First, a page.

Full-circle Maya

Sister city initiatives are all about forging connections and recognizing what a small world we live in. That’s clearly the case with one of Asheville’s newest sister cities: Valladolid in southern Mexico’s Yucatan Peninsula. The circle begins in Barnardsville, where retired National Geographic Society archaeologist George Stuart lives.

Distinguished visitor: Vallalodid, Mexico, officials honored Barnardsville resident—and Mayan history expert—George Stuart, pictured here with wife Melinda. Photo by Gwen Hughes

Mayan history is Stuart’s specialty: In addition to his scholarly work, he’s written such popular layman’s tomes as The Mysterious Maya and Lost Kingdoms of the Maya (both co-authored with his first wife, the late Gene Stuart). Three years ago, he and his current wife, Melinda Stuart, merged their various nonprofit endeavors—the Center for Maya Research, the Center for Ancient American Studies and the extensive Stuart library—into a single entity, the Boundary End Archaeology Research Center.

Last fall, students from the Universidad de Oriente near Valladolid visited Stuart at the research center, Asheville Sister Cities board member Gwen Hughes explains. The visit grew out of a collaborative effort involving Asheville Sister Cities, A-B Tech, UNCA and Warren Wilson College, she says. Imagine the one young Mayan’s surprise when, looking at Stuart’s photos of a long-ago dig in the Yucatan, he recognized his grandfather.

And this past summer, Stuart traveled to Valladolid with an Asheville Sister Cities group, providing a “Day with George,” as Hughes terms it. Held in Valladolid, the fundraiser featured a lecture by Stuart and a slide show about his mapping of a nearby Mayan ruin. Hughes says the moneys raised will help more students visit Asheville (and George) in 2010.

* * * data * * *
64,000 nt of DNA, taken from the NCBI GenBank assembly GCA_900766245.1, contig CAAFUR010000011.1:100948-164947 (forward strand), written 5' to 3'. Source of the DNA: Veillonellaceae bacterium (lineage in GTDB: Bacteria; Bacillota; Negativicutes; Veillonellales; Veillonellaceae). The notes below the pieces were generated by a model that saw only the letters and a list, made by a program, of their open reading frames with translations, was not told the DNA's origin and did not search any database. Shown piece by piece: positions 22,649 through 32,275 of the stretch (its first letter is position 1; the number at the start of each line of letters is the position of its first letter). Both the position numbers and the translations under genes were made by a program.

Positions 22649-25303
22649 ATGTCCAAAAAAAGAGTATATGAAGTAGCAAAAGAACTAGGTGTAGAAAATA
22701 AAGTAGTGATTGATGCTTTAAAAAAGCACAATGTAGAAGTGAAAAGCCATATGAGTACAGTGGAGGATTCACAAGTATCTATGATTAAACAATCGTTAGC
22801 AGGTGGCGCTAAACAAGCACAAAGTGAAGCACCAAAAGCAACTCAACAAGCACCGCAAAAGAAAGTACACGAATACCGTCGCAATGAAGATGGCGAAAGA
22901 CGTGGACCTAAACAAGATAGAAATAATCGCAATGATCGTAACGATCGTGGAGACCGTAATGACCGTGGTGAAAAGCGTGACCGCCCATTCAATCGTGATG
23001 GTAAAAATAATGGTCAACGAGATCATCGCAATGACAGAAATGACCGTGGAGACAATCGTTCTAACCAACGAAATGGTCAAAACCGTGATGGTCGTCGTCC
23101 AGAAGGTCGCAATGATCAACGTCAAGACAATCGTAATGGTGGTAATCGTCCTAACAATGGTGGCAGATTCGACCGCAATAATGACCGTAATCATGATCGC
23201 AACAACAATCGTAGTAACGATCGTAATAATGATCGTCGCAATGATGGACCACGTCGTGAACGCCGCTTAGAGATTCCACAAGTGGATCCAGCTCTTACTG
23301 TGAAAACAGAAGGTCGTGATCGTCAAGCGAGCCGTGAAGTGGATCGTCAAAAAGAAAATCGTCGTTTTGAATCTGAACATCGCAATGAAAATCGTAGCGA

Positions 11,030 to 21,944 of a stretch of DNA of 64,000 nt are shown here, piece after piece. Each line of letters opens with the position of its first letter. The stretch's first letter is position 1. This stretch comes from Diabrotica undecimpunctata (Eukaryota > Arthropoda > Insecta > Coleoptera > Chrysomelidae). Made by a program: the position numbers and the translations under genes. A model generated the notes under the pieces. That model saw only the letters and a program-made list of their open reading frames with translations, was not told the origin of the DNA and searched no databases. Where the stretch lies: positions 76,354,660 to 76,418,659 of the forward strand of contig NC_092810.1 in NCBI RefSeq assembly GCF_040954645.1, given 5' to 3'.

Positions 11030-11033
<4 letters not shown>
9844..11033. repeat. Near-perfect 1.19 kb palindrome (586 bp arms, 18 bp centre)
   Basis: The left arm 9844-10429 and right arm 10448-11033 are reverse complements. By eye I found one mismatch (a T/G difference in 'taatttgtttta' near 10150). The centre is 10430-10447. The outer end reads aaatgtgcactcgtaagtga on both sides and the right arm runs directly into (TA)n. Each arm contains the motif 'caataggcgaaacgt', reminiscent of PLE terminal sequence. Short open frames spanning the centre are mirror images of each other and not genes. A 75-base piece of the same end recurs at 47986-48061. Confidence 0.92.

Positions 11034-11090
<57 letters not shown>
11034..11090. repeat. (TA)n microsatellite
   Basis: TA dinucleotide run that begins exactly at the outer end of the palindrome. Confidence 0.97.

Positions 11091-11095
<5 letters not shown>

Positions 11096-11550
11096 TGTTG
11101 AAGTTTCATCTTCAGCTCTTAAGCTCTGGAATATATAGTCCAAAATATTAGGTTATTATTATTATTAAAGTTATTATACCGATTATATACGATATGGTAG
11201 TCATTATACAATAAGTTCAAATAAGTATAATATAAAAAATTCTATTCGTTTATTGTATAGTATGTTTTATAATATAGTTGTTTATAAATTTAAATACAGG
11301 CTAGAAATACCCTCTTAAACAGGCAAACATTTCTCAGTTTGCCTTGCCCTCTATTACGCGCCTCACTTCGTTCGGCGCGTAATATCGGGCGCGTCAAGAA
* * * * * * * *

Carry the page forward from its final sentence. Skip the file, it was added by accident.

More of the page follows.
“It was an amazing full day of information, fun stories and an inside glimpse into the Maya culture of many centuries ago,” Hughes recalls. It included a lunch prepared by culinary students at the university and an afternoon tour of Ek Balam, the Mayan ruins closest to Valladolid.

Other connections have helped make this sister-city partnership one of Asheville’s most active, says Hughes. A group of students and staff from A-B Tech’s computer, nursing and dental-assistant programs has traveled to Mexico, laying the groundwork for establishing a language program that would teach Asheville’s dental-assistant students Spanish and Valladolid’s English, she explains. Groups from Mars Hill and Warren Wilson colleges have also visited the Mexican town, and Hughes expects more academic collaborations to come.

And by the way, she also notes that Stuart questions the myth that the Mayan calendar says the world will end in 2012.

Info: Asheville Sister Cities Inc., 33 Page Ave., Asheville NC 28802 (valladolid@ashevillesistercities.org).

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About Margaret Williams
Editor Margaret Williams first wrote for Xpress in 1994. An Alabama native, she has lived in Western North Carolina since 1987 and completed her Masters of Liberal Arts & Sciences from UNC-Asheville in 2016. Follow me @mvwilliams

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